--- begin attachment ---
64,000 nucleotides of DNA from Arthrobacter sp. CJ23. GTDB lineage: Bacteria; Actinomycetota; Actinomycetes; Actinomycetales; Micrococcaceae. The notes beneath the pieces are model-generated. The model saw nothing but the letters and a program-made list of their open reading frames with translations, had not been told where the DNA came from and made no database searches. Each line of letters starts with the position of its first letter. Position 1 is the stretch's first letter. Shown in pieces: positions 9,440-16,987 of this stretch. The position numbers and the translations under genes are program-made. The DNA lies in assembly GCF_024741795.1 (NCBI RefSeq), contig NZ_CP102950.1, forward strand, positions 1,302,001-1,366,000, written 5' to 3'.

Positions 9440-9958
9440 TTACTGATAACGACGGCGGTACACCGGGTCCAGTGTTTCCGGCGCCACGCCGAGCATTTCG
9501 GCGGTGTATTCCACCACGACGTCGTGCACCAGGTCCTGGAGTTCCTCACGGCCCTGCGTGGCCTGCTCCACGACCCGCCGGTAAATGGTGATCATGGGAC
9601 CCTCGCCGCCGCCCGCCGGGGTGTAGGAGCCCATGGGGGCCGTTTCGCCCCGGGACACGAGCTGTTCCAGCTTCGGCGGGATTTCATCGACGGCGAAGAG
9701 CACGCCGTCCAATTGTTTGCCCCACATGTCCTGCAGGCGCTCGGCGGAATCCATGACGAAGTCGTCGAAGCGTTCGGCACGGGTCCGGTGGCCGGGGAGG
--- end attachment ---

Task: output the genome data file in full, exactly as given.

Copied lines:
64,000 nucleotides of DNA from Arthrobacter sp. CJ23. GTDB lineage: Bacteria; Actinomycetota; Actinomycetes; Actinomycetales; Micrococcaceae. The notes beneath the pieces are model-generated. The model saw nothing but the letters and a program-made list of their open reading frames with translations, had not been told where the DNA came from and made no database searches. Each line of letters starts with the position of its first letter. Position 1 is the stretch's first letter. Shown in pieces: positions 9,440-16,987 of this stretch. The position numbers and the translations under genes are program-made. The DNA lies in assembly GCF_024741795.1 (NCBI RefSeq), contig NZ_CP102950.1, forward strand, positions 1,302,001-1,366,000, written 5' to 3'.

Positions 9440-9958
9440 TTACTGATAACGACGGCGGTACACCGGGTCCAGTGTTTCCGGCGCCACGCCGAGCATTTCG
9501 GCGGTGTATTCCACCACGACGTCGTGCACCAGGTCCTGGAGTTCCTCACGGCCCTGCGTGGCCTGCTCCACGACCCGCCGGTAAATGGTGATCATGGGAC
9601 CCTCGCCGCCGCCCGCCGGGGTGTAGGAGCCCATGGGGGCCGTTTCGCCCCGGGACACGAGCTGTTCCAGCTTCGGCGGGATTTCATCGACGGCGAAGAG
9701 CACGCCGTCCAATTGTTTGCCCCACATGTCCTGCAGGCGCTCGGCGGAATCCATGACGAAGTCGTCGAAGCGTTCGGCACGGGTCCGGTGGCCGGGGAGG